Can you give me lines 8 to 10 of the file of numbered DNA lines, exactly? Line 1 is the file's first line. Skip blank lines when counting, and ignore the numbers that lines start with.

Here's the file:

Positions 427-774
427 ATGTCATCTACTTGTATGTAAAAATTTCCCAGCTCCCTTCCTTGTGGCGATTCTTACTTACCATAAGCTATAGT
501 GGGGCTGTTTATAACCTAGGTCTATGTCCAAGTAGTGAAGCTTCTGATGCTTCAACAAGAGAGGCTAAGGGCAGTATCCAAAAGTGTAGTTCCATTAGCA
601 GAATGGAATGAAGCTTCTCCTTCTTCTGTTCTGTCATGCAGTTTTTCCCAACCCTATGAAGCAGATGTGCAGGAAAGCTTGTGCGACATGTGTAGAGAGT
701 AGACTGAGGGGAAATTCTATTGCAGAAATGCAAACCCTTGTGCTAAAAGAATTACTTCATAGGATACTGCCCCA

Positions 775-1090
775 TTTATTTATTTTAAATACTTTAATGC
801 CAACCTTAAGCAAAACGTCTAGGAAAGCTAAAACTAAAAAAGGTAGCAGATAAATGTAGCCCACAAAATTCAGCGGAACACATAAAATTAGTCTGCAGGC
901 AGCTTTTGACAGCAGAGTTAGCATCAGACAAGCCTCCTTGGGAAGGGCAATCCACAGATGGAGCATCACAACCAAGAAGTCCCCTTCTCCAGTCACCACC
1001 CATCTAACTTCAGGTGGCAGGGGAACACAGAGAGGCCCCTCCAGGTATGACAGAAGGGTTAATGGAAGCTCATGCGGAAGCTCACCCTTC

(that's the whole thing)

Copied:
801 CAACCTTAAGCAAAACGTCTAGGAAAGCTAAAACTAAAAAAGGTAGCAGATAAATGTAGCCCACAAAATTCAGCGGAACACATAAAATTAGTCTGCAGGC
901 AGCTTTTGACAGCAGAGTTAGCATCAGACAAGCCTCCTTGGGAAGGGCAATCCACAGATGGAGCATCACAACCAAGAAGTCCCCTTCTCCAGTCACCACC
1001 CATCTAACTTCAGGTGGCAGGGGAACACAGAGAGGCCCCTCCAGGTATGACAGAAGGGTTAATGGAAGCTCATGCGGAAGCTCACCCTTC